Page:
Chinese Victims of Forced Labor Sue Japanese Companies in Chinese Courts; They Might Even Win
In a legal wrinkle to the ever-worsening Sino-Japanese relationship, the Chinese government has now publicly backed a lawsuit filed in Beijing courts against Japanese companies that used Chinese citizens as forced laborers during World War II.
The lawsuit names Mitsubishi Materials Corporation and Mitsui Mining and Smelting as defendants and asks for compensation of 1 million yuan ($163,000) for each defendant as well as apologies in the Chinese and Japanese languages to be placed with the country’s major media outlets.
Japan’s government has already opposed these lawsuits, saying that any such war reparation claims were settled by postwar agreements between China and Japan. Its spokesman:
“…I can say that since such problems were included in the Japan-China communique, there is no case,” he said. “The individual rights for seeking (compensation) were included in the communique.”
In a prior post, I noted that Korean courts have allowed similar lawsuits against Japanese companies to proceed despite pretty clear language blocking such lawsuits in the Korea – Japan Agreement on the Settlement of Property. Unless I am missing something, however, I don’t see any similarly clear language in either the China-Japan Peace Treaty or in the 1972 Communique re-establishing diplomatic relations. The Communique does contain this clause:
5. The Government of the People’s Republic of China declares that in the interest of the friendship between the Chinese and the Japanese peoples, it renounces its demand for war reparation from Japan.
This language could be read to bar claims by wartime victims against Japanese companies for forced labor, but that reading is far from clear (at least to me). If you compare this language to the Korea-Japan Agreement (“problems concerning property, rights, and interests of the two High Contracting Parties and their peoples (including juridical persons)” were settled) (emphasis added) and the US-Japan Peace Treaty (“the Allied Powers waive all reparations claims of the Allied Powers, other claims of the Allied Powers and their nationals arising out of any actions taken by Japan and its nationals in the course of the prosecution of the war…”) (emphasis added), then the Japan-China Communique language looks far less protective..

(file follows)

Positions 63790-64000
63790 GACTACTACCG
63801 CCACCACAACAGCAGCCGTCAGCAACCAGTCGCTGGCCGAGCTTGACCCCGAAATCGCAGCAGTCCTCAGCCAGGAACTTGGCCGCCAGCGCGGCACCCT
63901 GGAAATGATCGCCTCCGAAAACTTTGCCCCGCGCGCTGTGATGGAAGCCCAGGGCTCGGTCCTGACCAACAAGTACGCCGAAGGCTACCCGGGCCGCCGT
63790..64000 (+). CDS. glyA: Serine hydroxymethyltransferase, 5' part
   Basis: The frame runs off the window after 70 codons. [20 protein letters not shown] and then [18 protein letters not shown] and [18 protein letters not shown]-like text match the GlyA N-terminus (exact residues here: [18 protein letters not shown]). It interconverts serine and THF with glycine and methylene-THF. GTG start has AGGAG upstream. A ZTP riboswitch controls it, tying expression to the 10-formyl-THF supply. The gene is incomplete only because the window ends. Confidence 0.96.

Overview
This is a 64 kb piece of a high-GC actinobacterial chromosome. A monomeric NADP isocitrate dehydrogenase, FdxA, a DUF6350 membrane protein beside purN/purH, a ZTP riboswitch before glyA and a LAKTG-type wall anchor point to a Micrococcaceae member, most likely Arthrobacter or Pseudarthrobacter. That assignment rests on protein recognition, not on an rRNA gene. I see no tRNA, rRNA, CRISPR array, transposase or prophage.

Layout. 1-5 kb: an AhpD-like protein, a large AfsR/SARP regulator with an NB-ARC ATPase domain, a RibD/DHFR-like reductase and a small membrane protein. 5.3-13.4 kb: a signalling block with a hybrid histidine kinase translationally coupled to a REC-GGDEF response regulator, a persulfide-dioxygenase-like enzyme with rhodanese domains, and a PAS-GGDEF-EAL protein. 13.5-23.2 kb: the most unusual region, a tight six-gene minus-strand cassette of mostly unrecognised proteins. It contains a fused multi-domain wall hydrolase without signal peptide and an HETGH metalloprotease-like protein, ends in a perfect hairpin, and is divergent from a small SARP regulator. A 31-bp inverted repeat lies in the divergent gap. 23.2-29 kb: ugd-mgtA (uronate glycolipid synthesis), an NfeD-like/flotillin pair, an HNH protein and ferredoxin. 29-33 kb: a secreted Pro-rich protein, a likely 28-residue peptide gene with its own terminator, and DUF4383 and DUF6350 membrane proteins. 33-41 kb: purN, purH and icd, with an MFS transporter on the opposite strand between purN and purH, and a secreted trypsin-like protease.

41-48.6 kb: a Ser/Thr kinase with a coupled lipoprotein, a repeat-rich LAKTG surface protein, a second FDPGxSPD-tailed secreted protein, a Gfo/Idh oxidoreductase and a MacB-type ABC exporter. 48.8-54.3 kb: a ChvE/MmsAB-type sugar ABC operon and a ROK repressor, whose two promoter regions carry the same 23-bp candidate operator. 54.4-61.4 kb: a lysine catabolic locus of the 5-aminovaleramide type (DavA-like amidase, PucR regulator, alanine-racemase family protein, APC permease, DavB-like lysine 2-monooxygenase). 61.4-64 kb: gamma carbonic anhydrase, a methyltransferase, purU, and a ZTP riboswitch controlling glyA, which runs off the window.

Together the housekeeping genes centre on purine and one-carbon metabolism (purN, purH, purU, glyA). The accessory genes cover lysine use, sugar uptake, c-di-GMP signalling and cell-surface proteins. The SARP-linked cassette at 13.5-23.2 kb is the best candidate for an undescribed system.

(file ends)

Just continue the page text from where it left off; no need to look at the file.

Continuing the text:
In the China-Japan Communique, only the “Government of the People’s Republic of China” has “renounced its demand for war reparations.” The people of China, or individual Chinese people, might still have claims, and there is also no mention of waiving claims against Japanese persons or nationals. Normally, governments only have claims for reparations from other governments.
Moreover, while the U.S. took lots of Japanese property in “compensation” during its occupation of Japan before waiving its further claims, and Korea got the Japanese to pay a cool $300 million in 1965 dollars before settling its claims, the Chinese government got nothing (at least financially) for its agreement to waive its claims. This seems to further support the idea that some wartime claims still exist.
So read in context, the Chinese plaintiffs have a better case than their (already victorious) Korean brethren. It is also possible that the Communique (unlike the Peace Treaty) is a non-binding international agreement, which would also not have any direct effect in Chinese courts. So based on the relevant treaties and agreements, I think the plaintiffs have a decent case here. Inded, it is surprising that no similar lawsuit was filed before in Chinese courts. The reason probably has more to do with the nature of Chinese courts than the international treaties and agreements relating to this lawsuit.